By 1940, census data showed that 84% of black households in Evanston lived in the triangular area that is shaded light red in the map below. This area was highly segregated – 95% black. Beyond these bounds, black families lived on Garnett Place (then called Ayars) and in a few pockets of older homes purchased before 1900.

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 At the Reparations Subcommittee meeting held by Zoom on June 12, members of the subcommittee commented generally on reparations and on some perceptions in the community about how the City’s Reparations Fund might be used. Former Alderman and current Cook County Circuit Judge Lionel Jean-Baptiste presented a proposal on how to allocate funds from the Reparations Fund in the future.

Last November, City Council decided to deposit into a Reparations Fund up to $10 million in City tax revenues collected from the sale of recreational marijuana.  Council also created the Reparations Subcommittee and asked the committee to consider the viability of two recommendations: 1) housing assistance and relief initiatives for black residents in Evanston and; 2) various economic development programs and opportunities for black residents and entrepreneurs in Evanston.

Three aldermen serve on the subcommittee: Robin Rue Simmons (5th Ward); Peter Braithwaite (2nd Ward); and Ann Rainey (8th Ward).

What are Reparations?

“The unfortunate current conditions of our nation right now as it relates to the trauma and pain of racial injustice has highlighted reparations again,” said Ald. Simmons, Chair of the subcommittee. “It is so much more than any single check or program. It is necessary that we do this work together and that the injured community in our case – the  historically redlined community was the Fifth Ward – that they weigh in on the work and the remedy, that the entire community own it and own it as a community goal and not just a black community goal.”

Ald. Simmons referred to an article, “Laying the Foundation for Local Reparations” prepared by Kamm Howard, of the National African American Reparations Commission. Mr. Howard says, “Under international law, reparations must ‘wipe out all consequences’ of the crime or harm. To accomplish that, he says, the injuring party must engage in “full reparations.”

He says that full reparations has five basic components: 1) Cessation, Assurances and Guarantees of Non-Repetition; 2) Restitution and Repatriation; 3) Compensation; 4) Satisfaction; and 5) Rehabilitation.

“When local initiatives of redress are being offered,” Mr. Howard says, “they should first be categorized under these five components, understanding fully that not all five components will be addressed at the local levels, nor to the degree that will completely remedy the injury.”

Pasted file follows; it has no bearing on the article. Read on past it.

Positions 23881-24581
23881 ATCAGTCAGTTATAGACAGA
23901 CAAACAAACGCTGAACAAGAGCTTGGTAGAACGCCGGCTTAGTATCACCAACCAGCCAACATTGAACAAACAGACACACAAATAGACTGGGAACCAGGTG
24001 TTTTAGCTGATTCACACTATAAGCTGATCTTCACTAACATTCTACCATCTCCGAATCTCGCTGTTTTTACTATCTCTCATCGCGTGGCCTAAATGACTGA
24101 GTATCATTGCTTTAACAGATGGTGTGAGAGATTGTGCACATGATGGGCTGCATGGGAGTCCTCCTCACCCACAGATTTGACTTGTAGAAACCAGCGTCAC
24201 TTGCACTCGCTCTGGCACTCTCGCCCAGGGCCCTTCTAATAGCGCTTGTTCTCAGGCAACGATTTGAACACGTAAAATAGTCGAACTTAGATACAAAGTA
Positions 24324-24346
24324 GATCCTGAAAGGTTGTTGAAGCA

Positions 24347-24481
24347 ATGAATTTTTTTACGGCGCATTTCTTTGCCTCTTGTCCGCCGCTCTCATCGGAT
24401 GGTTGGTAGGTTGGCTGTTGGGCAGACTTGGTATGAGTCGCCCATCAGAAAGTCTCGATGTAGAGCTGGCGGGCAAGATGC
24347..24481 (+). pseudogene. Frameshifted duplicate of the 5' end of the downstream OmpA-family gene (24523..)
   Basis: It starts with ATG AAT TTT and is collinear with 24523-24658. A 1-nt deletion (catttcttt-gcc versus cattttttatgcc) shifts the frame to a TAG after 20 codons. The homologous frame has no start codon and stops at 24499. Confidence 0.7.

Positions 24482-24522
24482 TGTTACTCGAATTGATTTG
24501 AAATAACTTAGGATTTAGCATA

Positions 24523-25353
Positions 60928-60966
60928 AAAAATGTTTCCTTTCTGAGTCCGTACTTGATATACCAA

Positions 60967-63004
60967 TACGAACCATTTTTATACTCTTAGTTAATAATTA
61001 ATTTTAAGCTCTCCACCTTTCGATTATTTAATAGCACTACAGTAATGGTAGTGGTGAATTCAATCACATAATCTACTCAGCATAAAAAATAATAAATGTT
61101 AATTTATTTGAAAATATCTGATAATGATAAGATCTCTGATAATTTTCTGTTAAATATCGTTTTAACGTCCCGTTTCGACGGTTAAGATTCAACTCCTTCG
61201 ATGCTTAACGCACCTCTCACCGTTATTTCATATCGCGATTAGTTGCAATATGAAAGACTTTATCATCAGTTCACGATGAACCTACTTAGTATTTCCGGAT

Ald. Simmons said the first step is to “cease bad policy actions and cultures that have led us to this point in need of repair.

“We must continue doing the diversity inclusion work, all the work that the nonprofit community is doing, the work being done by the City, but we have to cease any of the policy that has led us to a state of discrimination and oppression and disparities that we see toward the black community.

“That’s what we do on City Council. We are thinking about how do we improve our policy, our ordinances. How do we manage our budget so we can reverse some of our unfortunate practices and make Evanston livable for everyone?

“So as opportunities come up to make changes, we’ll do that in parallel with doing the reparations work. The City Council business must continue and the reparations work is a new goal that is on top of this.”

Ald. Simmons said, “A lot of the discrimination is embedded in our zoning and largely the housing discrimination is embedded in zoning and the historic redlining.”

She said the first priority the subcommittee was focusing on is housing.

She then addressed some perceptions or questions that were being raised in the community.

Ald. Simmons said one thing that continually comes up is a question whether every black resident will get a check. She said, “There is no intention to take $10 million divided by 12,000 black people and give everyone a check. That is definitely not the intention. The intention is to have a targeted policy that can measurably impact and repair damages done in the black community by policy and actions that we have specifically in Evanston.”

She added that the reparations made using the Reparations Fund created by City Council was a local initiative, distinct from proposals made at the federal level. “This is something completely separate and in addition to HR 40,” she said.